a[byte] = nv[byte&15] | (((nv[byte>>4] << (3 * TWISTS)) |
(nv[byte>>4] >> (3 * TWISTS))) & 0777777) ;
}
}
@ We also provide a quick and dirty solve routine.
@(phase1prune.cpp@>=
moveseq phase1prune::solve(kocsymm kc) {
moveseq r ;
int d = phase1prune::lookup(kc) ;
while (d > 0) {
int nmm = 0 ;
int t = phase1prune::lookup(kc, d, nmm) ;
if (t == 0)
break ;
if (t != d)
error("! did not make progress") ;
if (nmm == 0)
error("! no solution?") ;
int mv = ffs(nmm) - 1 ;
r.push_back(mv) ;
kc.move(mv) ;
d-- ;
}
return r ;
}
@ Our test routines.
@(phase1prune_test.cpp@>=
#include "phase1prune.h"
#include
using namespace std ;
int main(int argc, char *argv[]) {
if (lrand48() == 0)
srand48(time(0)) ;
phase1prune::init() ;
int t[10000] ;
for (int i=0; i<10000; i++)
t[i] = random_move() ;
kocsymm kc ;
@ @;
@ @;
@ @;
@ @;
}
@ Check that the next move information is correct.
@=
for (int i=0; i<10000; i++) {
kc.move(t[i]) ;
int d = phase1prune::lookup(kc) ;
for (int d2=d-1; d2<=d+2; d2++) {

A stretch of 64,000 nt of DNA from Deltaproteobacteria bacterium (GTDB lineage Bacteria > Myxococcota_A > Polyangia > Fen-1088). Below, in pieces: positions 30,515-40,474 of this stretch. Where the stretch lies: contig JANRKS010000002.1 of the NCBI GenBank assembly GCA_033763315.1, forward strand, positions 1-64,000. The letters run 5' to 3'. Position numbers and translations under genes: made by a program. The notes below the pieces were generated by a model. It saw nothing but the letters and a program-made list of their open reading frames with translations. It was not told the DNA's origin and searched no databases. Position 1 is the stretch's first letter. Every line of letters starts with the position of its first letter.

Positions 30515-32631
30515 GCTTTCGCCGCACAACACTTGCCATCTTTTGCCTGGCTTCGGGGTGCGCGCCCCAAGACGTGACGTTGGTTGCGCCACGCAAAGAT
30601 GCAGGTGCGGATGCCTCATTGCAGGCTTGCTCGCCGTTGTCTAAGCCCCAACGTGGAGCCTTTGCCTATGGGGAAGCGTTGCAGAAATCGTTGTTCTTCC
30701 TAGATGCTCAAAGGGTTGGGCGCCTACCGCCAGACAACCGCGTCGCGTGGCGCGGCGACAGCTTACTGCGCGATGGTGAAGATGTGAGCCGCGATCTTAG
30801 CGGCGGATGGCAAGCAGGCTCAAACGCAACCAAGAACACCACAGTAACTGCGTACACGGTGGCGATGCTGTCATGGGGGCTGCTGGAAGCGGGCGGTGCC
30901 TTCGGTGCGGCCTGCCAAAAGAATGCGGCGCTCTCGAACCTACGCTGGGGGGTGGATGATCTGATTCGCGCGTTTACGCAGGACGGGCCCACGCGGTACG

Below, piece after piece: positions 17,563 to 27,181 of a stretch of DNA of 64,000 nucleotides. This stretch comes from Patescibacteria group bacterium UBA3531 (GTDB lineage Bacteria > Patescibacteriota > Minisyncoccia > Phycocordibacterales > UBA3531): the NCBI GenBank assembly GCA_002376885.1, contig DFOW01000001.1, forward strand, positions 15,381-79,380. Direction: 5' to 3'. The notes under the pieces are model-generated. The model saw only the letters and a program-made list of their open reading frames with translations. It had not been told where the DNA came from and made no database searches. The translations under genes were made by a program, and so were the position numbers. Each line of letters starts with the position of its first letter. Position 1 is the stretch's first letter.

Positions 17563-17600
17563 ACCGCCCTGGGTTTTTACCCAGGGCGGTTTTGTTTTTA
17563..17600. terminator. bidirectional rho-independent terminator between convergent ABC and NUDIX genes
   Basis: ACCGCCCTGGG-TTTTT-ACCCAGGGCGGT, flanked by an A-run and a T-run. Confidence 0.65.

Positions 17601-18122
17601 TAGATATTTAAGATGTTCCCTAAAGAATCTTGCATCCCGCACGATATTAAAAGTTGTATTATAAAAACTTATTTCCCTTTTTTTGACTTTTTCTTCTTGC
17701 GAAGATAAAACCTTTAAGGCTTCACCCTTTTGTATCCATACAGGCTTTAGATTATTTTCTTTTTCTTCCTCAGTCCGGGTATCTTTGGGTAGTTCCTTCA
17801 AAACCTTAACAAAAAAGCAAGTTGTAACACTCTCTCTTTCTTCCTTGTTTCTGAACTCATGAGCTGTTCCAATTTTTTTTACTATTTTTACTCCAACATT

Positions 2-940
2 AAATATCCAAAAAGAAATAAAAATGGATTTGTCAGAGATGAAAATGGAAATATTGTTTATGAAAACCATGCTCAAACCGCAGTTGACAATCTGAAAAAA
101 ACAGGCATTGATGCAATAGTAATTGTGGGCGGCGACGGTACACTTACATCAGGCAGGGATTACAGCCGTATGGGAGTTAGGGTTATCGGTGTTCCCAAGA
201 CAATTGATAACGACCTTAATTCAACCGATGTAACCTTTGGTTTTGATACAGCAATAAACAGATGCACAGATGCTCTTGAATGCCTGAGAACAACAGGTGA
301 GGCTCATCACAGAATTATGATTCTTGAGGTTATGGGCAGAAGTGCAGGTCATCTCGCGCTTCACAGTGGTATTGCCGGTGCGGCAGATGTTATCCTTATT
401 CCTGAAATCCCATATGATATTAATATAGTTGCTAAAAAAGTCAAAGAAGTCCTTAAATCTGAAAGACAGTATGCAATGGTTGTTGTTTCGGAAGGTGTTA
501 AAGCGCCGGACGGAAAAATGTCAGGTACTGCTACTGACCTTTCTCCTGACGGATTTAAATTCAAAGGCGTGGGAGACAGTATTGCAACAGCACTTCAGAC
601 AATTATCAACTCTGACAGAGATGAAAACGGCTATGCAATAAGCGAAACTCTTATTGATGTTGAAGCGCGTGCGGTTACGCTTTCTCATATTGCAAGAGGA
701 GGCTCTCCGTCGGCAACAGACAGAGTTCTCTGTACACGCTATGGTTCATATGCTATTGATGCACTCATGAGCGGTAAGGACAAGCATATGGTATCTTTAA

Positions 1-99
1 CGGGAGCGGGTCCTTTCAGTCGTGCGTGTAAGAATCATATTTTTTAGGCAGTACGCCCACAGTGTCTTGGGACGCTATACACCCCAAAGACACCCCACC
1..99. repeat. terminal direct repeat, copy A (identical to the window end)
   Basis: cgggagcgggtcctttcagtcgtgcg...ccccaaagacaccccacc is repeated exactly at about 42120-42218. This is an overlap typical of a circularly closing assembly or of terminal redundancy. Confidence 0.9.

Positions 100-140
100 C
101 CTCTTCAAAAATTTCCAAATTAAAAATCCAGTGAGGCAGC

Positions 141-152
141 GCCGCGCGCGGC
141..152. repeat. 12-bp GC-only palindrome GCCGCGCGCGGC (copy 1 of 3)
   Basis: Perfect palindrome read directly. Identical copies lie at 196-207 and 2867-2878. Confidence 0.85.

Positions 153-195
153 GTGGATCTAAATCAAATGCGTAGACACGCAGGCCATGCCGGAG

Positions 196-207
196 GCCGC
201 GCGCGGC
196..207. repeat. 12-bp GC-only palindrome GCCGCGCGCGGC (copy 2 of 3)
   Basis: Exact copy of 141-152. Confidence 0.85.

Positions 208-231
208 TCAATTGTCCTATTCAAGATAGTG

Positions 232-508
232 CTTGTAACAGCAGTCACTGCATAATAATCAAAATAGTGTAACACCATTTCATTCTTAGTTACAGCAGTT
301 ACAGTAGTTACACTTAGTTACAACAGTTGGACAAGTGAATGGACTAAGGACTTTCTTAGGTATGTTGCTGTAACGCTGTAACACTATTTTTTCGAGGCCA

int nextmovemask = 0 ;
kocsymm kc2 ;
int dt = phase1prune::lookup(kc, d2, nextmovemask) ;
if (dt != d)
error("mismatch on lookup") ;
int bc = 0 ;
for (int mv=0; mv=
int sum = 0 ;
duration() ;
for (int i=0; i<10000; i++)
for (int j=0; j<10000; j++) {
kc.move(t[j]) ;
sum += phase1prune::lookup(kc) ;
}
cout << "Did 100M basic lookups in " << duration() << " sum " << sum << endl ;
@ Check how fast we can look up with extended info.
@=
int prev = 10 ;
int nextmovemask = 0 ;
for (int i=0; i<10000; i++)
for (int j=0; j<10000; j++) {
kc.move(t[j]) ;
int r = phase1prune::lookup(kc, prev, nextmovemask) ;
sum += r + nextmovemask ;
prev = r ;
}
cout << "Did 100M extended lookups in " << duration() << " sum " << sum << endl ;
@ Check how fast we can solve.
@=
for (int i=0; i<1000; i++)
for (int j=0; j<10000; j++) {
kc.move(t[j]) ;
phase1prune::solve(kc) ;
}
cout << "Did 10M solves in " << duration() << " sum " << sum << endl ;